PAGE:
The resignation/retirement of Steven Gustafson left a void in the directorship of Hawthorne Utilities, the local provider of sewer, water and landfill operation.
Larry Grant, a long-time Hawthorne resident was born in Arizona and moved to Nevada at the age of 6. Grant spent a fair amount of his life in the Nevada mining industry, along with serving a six-year stint in the National Guard. Besides mining for Silver King in Ely, Grant spent time at mines in Carlin and Elko, eventually working his way up to supervisory positions.
As the Nevada mining industry petered out, Larry’s wife, Christy Grant, found a teaching job in Hawthorne. As the couple did not wish to uproot their son during his high school years, Larry Grant stayed in Northern Nevada for three years and the family commuted back and forth until the child graduated and joined the military. At that point, Grant spent a couple of years working for himself, and the couple traveled during school breaks. Boredom eventually overtook Grant, and when had an opening.
“It was for a Distribution One Water Operator that I wasn’t really qualified for at the time,” Grant laughed and said. Grant’s employer gave him six months to obtain EPA qualification for the job. “I just started reading and studying,” Grant said. Although it was called a “water” job, Grant said much of the work entailed maintaining the sewer treatment plant and the sewer collection system along with meter reading and maintenance and other jobs. “It was a lot of labor’s work. I stayed at it about a year-and-a-half, and worked my way into a supervisory position rather rapidly—mainly because of my background,” Grant said.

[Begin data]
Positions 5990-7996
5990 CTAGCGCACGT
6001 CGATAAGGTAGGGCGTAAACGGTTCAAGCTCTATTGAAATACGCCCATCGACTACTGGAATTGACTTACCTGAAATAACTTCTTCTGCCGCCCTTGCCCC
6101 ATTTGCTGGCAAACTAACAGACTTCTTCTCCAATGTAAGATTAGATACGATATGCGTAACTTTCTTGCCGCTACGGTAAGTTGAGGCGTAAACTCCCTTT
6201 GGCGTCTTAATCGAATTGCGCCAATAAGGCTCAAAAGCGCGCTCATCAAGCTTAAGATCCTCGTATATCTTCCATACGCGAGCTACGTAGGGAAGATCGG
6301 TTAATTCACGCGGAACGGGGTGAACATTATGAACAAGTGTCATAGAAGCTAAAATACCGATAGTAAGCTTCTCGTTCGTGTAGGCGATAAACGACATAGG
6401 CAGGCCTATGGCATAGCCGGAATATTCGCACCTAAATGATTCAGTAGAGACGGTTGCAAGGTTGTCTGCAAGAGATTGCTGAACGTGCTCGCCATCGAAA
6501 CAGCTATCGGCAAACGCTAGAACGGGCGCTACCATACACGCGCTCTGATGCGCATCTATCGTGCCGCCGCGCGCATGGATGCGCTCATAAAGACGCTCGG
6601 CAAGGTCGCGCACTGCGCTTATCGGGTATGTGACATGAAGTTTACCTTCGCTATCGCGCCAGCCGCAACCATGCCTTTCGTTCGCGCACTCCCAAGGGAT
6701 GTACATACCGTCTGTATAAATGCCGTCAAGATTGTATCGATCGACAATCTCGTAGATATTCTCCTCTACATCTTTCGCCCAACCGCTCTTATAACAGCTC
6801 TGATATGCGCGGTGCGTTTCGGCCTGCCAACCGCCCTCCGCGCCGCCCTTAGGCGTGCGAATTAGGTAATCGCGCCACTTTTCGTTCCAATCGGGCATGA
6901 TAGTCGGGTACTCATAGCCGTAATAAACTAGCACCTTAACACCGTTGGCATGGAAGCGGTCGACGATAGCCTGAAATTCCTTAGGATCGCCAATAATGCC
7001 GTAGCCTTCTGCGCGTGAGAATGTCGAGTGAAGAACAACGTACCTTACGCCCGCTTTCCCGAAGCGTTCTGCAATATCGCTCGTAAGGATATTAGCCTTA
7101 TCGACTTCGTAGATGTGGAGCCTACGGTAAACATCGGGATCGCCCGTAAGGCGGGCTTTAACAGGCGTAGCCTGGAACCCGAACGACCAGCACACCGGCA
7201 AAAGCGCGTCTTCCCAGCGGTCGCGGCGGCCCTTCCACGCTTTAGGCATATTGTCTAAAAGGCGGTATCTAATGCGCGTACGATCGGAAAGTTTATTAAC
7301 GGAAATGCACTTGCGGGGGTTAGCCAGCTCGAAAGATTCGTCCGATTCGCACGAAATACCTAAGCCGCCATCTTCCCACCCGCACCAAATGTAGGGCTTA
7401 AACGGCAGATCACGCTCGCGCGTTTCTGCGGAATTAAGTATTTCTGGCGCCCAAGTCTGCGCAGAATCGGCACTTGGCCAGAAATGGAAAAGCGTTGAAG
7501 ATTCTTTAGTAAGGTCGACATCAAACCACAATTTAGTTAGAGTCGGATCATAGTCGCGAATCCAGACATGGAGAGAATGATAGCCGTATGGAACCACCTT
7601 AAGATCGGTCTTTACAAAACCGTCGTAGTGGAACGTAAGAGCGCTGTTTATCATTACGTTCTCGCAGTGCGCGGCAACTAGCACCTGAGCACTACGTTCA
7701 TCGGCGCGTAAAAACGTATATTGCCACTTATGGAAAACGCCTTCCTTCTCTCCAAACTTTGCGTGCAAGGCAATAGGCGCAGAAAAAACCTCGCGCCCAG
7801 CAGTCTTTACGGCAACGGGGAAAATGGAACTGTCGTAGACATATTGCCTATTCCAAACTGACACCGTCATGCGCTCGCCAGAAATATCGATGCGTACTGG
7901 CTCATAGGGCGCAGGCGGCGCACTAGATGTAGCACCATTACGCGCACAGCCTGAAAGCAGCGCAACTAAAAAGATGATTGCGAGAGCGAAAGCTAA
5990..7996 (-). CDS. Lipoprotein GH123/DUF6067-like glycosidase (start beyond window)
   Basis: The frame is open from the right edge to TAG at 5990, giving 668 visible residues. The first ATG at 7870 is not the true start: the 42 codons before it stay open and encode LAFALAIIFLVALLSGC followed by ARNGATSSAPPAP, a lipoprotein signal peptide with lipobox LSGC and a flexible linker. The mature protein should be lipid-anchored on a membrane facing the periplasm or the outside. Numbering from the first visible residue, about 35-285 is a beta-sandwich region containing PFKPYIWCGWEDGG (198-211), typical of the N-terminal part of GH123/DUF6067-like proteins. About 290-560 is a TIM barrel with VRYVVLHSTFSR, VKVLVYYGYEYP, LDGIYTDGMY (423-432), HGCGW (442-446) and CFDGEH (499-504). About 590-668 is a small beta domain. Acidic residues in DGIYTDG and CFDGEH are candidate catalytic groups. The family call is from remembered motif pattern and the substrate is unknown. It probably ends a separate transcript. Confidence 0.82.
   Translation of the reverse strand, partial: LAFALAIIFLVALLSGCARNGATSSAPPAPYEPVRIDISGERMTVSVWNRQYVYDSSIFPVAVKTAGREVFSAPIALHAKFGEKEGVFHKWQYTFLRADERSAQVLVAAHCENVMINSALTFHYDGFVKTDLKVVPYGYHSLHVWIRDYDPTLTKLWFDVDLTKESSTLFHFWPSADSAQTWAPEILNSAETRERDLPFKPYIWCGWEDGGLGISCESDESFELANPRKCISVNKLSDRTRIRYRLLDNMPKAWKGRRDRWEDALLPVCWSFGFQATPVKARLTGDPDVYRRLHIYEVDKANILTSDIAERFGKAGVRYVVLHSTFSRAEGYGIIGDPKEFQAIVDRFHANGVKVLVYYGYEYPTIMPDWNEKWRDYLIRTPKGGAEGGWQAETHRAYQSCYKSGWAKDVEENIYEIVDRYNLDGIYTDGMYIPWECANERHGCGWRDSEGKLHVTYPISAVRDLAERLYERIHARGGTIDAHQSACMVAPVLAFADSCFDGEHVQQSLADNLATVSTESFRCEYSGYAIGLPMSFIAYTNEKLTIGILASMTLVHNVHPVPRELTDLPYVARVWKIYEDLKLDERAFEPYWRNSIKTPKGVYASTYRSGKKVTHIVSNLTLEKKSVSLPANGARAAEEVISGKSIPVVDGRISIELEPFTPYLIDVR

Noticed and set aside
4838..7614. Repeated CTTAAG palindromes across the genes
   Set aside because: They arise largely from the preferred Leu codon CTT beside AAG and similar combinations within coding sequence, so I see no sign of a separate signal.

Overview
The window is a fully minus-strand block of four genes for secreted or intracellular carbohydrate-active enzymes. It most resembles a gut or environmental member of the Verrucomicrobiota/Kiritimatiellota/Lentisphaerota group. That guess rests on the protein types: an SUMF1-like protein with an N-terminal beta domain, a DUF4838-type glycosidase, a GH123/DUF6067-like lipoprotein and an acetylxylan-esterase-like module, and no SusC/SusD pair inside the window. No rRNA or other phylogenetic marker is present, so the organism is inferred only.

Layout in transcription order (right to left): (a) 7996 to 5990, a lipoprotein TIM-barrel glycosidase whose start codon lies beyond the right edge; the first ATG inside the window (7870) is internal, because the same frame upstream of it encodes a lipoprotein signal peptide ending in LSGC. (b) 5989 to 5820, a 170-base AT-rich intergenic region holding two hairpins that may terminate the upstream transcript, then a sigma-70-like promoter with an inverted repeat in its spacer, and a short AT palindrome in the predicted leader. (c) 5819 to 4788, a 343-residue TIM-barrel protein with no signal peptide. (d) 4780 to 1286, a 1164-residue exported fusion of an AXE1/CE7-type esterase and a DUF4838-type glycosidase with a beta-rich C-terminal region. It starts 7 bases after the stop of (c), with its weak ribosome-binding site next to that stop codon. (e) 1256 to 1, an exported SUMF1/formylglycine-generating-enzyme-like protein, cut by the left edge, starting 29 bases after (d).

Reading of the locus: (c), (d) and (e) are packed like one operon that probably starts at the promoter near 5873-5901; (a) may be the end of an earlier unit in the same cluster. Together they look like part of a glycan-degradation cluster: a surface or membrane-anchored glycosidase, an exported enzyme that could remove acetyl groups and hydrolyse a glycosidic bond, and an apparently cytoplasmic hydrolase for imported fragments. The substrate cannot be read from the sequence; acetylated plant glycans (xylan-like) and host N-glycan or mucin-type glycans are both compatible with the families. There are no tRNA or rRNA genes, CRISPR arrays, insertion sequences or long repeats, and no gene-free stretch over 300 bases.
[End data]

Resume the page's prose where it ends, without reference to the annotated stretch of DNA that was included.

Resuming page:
Grant’s climb to director took about seven years. Immediate goals for Grant include: “Hawthorne Utilities needs a lot of restructuring. Things with the workforce can be done in a more efficient manner; I want to get a few months under my belt to get a feel for what I want to do. I’d also like some community input,” Grant said.
Grant also intends to start a Facebook page for Hawthorne Utilities. The page will contain information about utilities so customers are not required to call or come to the office to ask questions.
“A day like today, with the wind blowing, we may have to close the landfill. People can check the page and know whether to come in,” Grant said. Getting a handle on costs is another of Grant’s concerns. “Operational costs need to come down. Most of our costs are fixed; a lot of people don’t realize how expensive this organization is to run because of regulatory issues,” Grant said.
Many citizens are unaware that Hawthorne Utilities is an enterprise fund, which means it is entirely funded within itself. Hence, the occasional rate increases.
“Everything that comes into it funds the operation,” Grant said. This also explains the jump in fees for both Mina and Luning. “Sometimes it’s tough to keep running in the black, but we’ll get it done,” Grant said.